Again, her ghost writers have been busy. In her note she passively admonishes every American citizen that doesn't agree with her narrow vision and once again, this writing is full of right-wing leanings so clearly, she didn't pray enough. I have not heard anyone blame her or the conservative talking heads directly. Clearly, the rhetoric is out of control and has been for some time – this has been noted worldwide. In most employment arenas, you cannot post or use violent symbols or use threatening speech while displaying intimidating postures as you would be escorted to your vehicle by security personnel and simultaneously fired from your job. Children are not allowed to display these kinds of behavior in school as it's labeled bullying. Status quo. She is business as usual. She has learned nothing.

    January 12, 2011 08:37 am at 8:37 am |
  11. Franny60

    If anyone know what reprehensible means? It's Sarah Palin! I find her so phoney!

    January 12, 2011 08:37 am at 8:37 am |
  12. J. Eby

    When President Obama called for a moment of silence on Monday in honor of the Tucson shooting victims, I was kinda hopin' Sarah Palin would stay silent for a week, maybe a month.

    January 12, 2011 08:37 am at 8:37 am |
  13. a6102658

    Why are you so quiet Mama Grizzly?
    Hitting too close to home?

    January 12, 2011 08:38 am at 8:38 am |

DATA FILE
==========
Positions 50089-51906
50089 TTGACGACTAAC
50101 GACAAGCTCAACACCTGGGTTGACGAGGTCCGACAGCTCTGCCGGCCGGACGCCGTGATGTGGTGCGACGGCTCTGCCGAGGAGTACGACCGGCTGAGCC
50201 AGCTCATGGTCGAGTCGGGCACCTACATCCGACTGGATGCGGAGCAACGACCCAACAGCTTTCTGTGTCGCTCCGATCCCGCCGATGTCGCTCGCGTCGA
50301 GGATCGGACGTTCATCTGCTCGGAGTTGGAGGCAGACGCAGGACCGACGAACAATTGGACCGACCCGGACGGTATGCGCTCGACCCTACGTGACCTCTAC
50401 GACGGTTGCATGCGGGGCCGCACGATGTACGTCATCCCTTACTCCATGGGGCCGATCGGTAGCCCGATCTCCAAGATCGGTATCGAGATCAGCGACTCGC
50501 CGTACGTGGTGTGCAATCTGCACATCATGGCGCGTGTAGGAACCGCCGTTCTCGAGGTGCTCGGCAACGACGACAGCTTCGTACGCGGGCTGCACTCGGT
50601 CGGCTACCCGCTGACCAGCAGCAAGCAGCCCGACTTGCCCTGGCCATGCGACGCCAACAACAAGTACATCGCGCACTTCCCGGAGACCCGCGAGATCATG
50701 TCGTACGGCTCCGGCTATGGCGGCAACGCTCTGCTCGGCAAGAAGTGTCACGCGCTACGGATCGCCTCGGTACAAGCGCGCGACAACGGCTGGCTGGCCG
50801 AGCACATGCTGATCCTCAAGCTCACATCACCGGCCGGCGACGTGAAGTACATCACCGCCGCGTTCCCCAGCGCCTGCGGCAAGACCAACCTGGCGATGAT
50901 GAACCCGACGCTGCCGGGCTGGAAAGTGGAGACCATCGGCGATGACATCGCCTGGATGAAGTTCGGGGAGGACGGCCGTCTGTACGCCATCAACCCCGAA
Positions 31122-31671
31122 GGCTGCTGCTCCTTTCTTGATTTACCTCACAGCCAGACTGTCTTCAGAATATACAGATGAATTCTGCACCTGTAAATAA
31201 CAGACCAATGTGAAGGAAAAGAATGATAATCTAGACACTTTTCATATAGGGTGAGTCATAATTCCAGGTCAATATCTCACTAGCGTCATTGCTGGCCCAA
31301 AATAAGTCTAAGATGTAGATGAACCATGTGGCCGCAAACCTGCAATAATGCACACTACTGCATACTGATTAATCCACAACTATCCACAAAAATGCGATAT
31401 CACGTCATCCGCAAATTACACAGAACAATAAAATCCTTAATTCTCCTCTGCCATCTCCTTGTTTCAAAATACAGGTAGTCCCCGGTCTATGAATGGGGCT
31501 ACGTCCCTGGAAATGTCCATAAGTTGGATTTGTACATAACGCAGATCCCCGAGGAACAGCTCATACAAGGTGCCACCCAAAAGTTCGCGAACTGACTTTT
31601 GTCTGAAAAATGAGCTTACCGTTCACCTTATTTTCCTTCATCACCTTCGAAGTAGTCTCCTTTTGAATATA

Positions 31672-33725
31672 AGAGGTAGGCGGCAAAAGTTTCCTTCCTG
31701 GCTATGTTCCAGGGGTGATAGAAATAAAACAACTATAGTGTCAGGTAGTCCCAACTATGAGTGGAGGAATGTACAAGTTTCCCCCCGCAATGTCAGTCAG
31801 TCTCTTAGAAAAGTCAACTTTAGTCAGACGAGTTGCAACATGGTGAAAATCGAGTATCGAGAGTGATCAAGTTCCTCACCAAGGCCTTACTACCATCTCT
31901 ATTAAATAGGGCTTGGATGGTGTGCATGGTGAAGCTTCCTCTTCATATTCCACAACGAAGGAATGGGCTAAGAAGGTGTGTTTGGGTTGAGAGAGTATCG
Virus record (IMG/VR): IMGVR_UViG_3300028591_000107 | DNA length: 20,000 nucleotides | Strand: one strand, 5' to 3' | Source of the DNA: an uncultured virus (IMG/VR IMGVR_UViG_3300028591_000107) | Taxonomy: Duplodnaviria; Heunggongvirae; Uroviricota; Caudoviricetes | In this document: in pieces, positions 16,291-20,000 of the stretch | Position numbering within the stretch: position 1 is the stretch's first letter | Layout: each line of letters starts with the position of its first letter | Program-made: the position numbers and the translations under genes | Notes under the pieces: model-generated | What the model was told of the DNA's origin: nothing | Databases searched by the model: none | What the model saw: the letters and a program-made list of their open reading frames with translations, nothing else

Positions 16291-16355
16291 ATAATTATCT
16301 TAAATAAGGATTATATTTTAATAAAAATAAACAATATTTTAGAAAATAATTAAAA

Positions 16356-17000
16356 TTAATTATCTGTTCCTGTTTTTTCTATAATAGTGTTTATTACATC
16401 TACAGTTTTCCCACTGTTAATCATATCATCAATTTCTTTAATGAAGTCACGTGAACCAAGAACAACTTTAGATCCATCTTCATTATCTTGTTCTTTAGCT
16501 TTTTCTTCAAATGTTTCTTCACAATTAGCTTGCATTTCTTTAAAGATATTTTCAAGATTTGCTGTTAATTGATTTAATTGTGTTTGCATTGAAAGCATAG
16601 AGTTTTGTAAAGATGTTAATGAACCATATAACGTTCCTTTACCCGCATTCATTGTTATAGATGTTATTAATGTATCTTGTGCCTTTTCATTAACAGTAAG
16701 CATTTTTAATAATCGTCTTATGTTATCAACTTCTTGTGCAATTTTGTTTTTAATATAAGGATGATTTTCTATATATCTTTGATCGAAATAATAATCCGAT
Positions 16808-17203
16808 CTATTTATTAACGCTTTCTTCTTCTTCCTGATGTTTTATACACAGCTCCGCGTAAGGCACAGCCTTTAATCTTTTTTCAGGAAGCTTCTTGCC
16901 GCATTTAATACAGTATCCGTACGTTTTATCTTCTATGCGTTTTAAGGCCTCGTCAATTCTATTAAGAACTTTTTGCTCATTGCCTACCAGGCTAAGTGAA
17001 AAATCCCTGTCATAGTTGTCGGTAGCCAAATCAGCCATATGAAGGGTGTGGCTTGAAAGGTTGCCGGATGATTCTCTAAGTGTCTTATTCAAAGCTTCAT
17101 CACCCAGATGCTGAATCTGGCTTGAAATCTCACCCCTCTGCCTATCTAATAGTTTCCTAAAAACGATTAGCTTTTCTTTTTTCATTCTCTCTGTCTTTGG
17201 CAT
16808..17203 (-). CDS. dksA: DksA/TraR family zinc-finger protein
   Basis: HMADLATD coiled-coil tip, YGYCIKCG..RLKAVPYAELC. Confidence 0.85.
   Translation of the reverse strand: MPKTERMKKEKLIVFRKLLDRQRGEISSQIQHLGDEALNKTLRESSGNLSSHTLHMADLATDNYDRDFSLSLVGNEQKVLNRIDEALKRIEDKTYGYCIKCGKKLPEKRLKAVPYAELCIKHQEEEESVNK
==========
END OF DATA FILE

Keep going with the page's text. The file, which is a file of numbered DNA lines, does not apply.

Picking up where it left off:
14. Wi-Fi

    Charlatans like Palin incite to violence and rake in good money for doing it, but when someone out there carries out their suggestions they wash their hands. Despicable Palin, as always.

    January 12, 2011 08:38 am at 8:38 am |
  15. frankw

    As usual, Sarah says, "Don't blame me, just because I put a target on someones face, doesn't mean I thought anyone would take me up on my lack of good judgement" Sarah, If you stop spewing hate, NOBODY will be able to blame you for a thing.

    January 12, 2011 08:38 am at 8:38 am |
  16. Deborah

    She's had DAYS to have someone else write a comprehensible statement for her. Too little, too late. However, more alarming than Sarah's "It wasn't me, why am I always the victim" statement, are the people on her Facebook page that are eating it up and thinking she's the next Messiah. THEY are the ones who truly scare me!

    January 12, 2011 08:38 am at 8:38 am |
  17. downinfront

    Condemn those that speak of '2nd Amendment Remedies" please.

    January 12, 2011 08:38 am at 8:38 am |
  18. KYBSFL

    "What you do speaks so loudly I can't hear what you say." Ralph Waldo Emerson
    NO ONE has argued against PEACEFUL dissent and this twit Palin knows it. Honor the precious lives cut short? Yeah right. I know what this phony "Christian/Patriot" honors ... MONEYand POWER.

    January 12, 2011 08:38 am at 8:38 am |